The pilot project will start with one ward of Jaipur's biggest hospital -- the Sawai Man Singh Hospital. A team of doctors will compare the result with that of another ward where a regular disinfectant has been used.
"I will put a team of doctors there to study for a month and we will then be able to establish how effective is the cow urine and if it really works or not," said the state's health minister Rajendra Rathore, who incidentally, also inaugurated the cow urine refinery at Jalore's Pathmera.
The minister said Jodhpur's ayurvedic university and the veterinary and animal sciences university in Bikaner have been roped in to do some research on the matter. But those who have been working at cow shelters for years say this is nothing new.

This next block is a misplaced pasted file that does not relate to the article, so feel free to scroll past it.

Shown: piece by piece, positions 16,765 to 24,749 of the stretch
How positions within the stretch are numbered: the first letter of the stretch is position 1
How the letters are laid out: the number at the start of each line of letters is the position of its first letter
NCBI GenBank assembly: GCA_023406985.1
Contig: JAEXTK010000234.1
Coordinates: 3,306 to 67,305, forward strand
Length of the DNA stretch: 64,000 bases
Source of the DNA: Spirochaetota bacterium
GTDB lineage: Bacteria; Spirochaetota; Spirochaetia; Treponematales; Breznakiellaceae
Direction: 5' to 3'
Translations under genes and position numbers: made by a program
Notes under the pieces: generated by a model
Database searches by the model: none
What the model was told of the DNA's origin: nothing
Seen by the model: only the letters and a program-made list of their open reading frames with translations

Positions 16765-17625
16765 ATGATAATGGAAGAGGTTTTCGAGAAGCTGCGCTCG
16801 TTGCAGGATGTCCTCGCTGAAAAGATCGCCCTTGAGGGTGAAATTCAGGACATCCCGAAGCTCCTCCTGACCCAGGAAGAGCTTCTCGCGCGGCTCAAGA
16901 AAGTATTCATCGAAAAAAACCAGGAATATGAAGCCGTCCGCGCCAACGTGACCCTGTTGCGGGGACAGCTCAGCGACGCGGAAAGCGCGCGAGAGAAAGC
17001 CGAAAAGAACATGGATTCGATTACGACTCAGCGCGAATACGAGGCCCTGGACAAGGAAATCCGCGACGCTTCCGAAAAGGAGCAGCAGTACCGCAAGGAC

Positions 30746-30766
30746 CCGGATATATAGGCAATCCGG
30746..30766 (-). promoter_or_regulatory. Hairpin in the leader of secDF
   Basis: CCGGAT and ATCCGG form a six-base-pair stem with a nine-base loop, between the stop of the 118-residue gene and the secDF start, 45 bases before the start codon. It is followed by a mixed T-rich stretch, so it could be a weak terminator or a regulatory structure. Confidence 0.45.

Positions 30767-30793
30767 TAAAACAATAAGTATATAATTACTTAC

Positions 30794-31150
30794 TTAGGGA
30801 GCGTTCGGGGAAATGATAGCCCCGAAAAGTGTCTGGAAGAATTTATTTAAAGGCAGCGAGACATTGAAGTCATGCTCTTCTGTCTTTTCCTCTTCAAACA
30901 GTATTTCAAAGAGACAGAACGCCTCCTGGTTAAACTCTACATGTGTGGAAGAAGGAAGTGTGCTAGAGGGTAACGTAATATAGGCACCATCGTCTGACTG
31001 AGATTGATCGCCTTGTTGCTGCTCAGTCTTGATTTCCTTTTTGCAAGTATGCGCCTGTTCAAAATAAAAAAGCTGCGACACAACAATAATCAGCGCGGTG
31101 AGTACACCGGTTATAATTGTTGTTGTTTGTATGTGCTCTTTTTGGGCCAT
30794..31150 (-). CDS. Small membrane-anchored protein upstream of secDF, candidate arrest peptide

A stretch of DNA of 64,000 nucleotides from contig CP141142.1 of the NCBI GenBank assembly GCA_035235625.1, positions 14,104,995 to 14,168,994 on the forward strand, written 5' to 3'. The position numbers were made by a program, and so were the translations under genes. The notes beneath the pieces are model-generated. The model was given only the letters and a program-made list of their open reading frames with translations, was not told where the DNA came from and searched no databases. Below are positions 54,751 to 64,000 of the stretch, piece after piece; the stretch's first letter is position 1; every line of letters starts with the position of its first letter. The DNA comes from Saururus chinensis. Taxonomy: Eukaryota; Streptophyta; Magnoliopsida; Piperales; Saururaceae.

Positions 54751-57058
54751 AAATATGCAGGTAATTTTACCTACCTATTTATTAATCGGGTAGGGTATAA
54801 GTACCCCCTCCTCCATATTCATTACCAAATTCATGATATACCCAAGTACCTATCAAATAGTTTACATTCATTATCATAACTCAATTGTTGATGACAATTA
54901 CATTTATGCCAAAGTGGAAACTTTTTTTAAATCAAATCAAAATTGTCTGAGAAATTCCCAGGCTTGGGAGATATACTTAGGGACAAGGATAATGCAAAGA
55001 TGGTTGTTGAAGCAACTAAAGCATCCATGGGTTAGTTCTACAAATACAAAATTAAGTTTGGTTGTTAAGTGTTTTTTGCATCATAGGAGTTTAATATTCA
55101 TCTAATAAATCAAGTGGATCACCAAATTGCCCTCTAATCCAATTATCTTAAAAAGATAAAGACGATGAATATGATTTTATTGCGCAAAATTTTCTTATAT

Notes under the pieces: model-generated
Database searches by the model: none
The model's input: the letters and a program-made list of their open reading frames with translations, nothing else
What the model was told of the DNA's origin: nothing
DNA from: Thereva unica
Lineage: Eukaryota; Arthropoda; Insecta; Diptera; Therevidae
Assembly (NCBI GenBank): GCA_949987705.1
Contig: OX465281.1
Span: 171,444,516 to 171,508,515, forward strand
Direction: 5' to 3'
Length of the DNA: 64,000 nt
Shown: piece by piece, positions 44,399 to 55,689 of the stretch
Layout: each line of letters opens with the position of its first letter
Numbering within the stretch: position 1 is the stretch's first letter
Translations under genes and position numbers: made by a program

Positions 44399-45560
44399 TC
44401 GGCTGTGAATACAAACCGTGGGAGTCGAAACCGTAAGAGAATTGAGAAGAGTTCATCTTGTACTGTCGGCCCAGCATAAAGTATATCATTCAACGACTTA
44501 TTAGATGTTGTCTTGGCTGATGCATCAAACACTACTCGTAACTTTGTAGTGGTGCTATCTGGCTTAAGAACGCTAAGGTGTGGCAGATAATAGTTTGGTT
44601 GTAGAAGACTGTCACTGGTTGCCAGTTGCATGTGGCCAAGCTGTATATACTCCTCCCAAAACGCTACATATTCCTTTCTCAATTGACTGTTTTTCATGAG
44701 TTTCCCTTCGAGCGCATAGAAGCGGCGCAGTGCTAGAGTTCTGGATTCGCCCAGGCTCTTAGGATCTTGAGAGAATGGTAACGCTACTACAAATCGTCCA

"Cow urine has medicinal value. Here at the gaushala we make and sell medicines for kidneys and even eye drops," said Devi Singh, caretaker at the Pinjra Pol gaushala in Sanganer in Jaipur.
But the political symbolism has not gone unnoticed. "Finally somebody is paying attention to the holy cow that is so closely associated with our culture," said Lal Chand Joshi, a senior Rashtriya Swayamsevak Sangh (RSS) functionary.
The Congress said the government should focus on basic medical care.
"We have no objections to any kind of research, but basic requirements should be the focus. The BJP government has put our free medicine scheme on hold due to political vendetta... providing life-saving medical care should come first," said Congress spokesperson Archana Sharma.